Build for the few, not the many.
Seems counterintuitive, but it isn’t.
If you’re building a custom chair, you’d think about the person who’s going to sit in it rather than worrying about what everyone else is going to think of it.
Yet, when it comes to business, we’re often caught thinking of everyone instead of the few who are eager to engage with what we have to offer. It’s easy to believe that things would be better if everyone got on board, but everyone won’t. The focus on everyone leads us down a path of compromises that leaves us with nothing but a set of mediocre elements.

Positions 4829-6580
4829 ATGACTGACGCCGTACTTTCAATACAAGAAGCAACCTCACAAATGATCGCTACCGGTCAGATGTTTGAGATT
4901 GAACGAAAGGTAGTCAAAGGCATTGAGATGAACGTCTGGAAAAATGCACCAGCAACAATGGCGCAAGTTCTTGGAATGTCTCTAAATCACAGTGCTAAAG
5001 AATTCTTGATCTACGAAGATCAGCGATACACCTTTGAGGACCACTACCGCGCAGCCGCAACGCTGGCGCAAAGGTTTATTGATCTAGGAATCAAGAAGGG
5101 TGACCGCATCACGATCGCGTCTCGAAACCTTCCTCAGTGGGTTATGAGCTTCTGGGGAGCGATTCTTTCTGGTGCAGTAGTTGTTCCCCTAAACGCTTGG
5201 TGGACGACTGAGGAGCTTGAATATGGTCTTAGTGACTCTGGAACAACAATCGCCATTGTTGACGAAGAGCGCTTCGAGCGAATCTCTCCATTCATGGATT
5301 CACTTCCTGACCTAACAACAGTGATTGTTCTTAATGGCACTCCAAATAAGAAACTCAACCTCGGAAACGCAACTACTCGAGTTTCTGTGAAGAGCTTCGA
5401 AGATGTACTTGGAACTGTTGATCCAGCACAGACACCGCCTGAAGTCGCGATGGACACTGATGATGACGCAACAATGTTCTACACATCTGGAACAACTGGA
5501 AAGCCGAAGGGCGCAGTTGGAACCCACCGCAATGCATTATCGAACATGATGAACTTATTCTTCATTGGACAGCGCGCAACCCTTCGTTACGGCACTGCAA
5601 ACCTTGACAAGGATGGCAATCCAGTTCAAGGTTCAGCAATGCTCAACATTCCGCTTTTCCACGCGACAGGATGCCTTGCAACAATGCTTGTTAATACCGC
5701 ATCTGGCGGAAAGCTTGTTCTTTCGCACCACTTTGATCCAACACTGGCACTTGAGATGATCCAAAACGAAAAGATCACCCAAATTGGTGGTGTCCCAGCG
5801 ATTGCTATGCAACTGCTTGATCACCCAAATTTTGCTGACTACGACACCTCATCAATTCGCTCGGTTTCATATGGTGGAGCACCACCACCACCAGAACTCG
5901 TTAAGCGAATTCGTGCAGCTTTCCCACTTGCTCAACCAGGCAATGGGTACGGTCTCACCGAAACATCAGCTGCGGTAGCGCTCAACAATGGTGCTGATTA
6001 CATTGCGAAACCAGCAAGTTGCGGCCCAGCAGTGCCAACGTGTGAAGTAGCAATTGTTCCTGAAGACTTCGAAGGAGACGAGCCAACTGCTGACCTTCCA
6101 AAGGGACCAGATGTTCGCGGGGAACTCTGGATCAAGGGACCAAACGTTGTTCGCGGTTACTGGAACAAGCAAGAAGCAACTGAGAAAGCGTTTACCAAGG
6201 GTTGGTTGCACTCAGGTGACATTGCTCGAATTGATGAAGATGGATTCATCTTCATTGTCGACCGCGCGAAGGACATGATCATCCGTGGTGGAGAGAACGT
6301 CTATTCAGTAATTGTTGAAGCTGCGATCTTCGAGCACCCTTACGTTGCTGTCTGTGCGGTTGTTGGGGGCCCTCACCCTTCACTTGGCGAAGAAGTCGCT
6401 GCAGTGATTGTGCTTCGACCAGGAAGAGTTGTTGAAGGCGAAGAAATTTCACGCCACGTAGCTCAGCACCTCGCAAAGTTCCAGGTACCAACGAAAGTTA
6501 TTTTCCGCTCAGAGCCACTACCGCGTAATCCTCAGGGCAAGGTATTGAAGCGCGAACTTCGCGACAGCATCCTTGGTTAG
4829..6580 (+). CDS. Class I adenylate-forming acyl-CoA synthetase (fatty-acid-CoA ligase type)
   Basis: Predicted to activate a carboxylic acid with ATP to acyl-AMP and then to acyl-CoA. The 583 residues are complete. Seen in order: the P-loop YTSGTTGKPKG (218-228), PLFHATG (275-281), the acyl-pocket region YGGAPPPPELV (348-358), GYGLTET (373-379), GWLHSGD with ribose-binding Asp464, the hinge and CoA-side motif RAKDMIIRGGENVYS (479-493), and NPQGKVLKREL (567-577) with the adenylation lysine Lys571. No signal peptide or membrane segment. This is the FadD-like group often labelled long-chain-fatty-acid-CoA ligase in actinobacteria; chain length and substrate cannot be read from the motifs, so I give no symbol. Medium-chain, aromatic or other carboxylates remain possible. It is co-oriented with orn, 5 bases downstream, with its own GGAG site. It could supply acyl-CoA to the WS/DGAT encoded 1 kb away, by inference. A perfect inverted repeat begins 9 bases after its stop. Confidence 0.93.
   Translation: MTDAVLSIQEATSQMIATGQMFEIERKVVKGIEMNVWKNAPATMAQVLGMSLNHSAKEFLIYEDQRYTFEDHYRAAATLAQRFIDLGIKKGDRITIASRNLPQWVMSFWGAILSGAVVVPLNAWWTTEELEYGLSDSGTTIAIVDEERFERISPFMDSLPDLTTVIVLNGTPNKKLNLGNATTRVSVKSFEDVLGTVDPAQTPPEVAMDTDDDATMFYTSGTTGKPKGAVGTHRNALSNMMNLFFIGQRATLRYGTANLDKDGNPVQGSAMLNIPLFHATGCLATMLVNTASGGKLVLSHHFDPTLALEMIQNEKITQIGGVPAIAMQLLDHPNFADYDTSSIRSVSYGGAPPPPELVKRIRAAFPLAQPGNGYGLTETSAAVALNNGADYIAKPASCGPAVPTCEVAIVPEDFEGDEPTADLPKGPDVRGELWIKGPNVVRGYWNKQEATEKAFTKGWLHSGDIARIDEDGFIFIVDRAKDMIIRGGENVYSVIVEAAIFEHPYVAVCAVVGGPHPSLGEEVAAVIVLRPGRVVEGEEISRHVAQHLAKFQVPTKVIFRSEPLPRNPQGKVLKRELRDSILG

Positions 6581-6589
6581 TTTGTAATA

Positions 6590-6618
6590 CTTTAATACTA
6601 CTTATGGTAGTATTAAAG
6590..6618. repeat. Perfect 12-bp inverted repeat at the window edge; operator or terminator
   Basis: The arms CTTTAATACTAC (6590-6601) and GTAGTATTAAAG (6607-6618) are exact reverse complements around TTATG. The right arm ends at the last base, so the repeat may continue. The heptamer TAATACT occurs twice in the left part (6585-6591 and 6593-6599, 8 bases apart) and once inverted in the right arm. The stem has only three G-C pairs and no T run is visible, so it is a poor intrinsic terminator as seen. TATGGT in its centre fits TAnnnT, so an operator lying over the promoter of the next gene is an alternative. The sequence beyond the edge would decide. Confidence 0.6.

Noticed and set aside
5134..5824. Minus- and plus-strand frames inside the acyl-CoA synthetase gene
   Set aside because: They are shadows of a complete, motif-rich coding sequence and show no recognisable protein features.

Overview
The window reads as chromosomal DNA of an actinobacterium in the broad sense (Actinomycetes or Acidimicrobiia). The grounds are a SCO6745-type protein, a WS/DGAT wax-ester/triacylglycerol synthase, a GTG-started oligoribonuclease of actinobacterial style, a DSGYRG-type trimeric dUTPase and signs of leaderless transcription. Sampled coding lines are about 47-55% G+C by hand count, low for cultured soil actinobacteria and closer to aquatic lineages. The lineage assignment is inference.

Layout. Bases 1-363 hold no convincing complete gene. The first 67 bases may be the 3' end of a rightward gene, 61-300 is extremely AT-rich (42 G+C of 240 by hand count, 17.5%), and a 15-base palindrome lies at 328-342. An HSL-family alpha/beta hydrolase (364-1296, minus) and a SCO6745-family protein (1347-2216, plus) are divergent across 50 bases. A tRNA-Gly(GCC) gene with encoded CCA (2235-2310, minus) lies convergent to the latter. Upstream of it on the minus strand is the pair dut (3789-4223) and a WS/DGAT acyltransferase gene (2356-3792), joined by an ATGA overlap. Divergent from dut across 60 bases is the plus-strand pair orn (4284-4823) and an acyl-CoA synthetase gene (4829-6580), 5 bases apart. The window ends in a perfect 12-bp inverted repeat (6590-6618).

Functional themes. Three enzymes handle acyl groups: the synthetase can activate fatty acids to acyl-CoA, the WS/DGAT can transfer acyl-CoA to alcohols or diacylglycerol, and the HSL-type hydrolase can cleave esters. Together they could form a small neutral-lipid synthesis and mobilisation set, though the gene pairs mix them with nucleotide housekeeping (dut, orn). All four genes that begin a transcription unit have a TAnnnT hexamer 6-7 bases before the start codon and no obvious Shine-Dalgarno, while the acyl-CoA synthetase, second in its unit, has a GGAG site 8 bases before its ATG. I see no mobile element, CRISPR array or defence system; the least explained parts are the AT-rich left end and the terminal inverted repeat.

But that doesn’t need to be the case.
Focusing on the few allows us to concentrate on bringing the best version of our work to a circle of people who believe in what we have to offer. And that circle of people knows other people.
You can’t herd a hundred cattle by yourself, but you can herd ten, and those ten can influence the rest.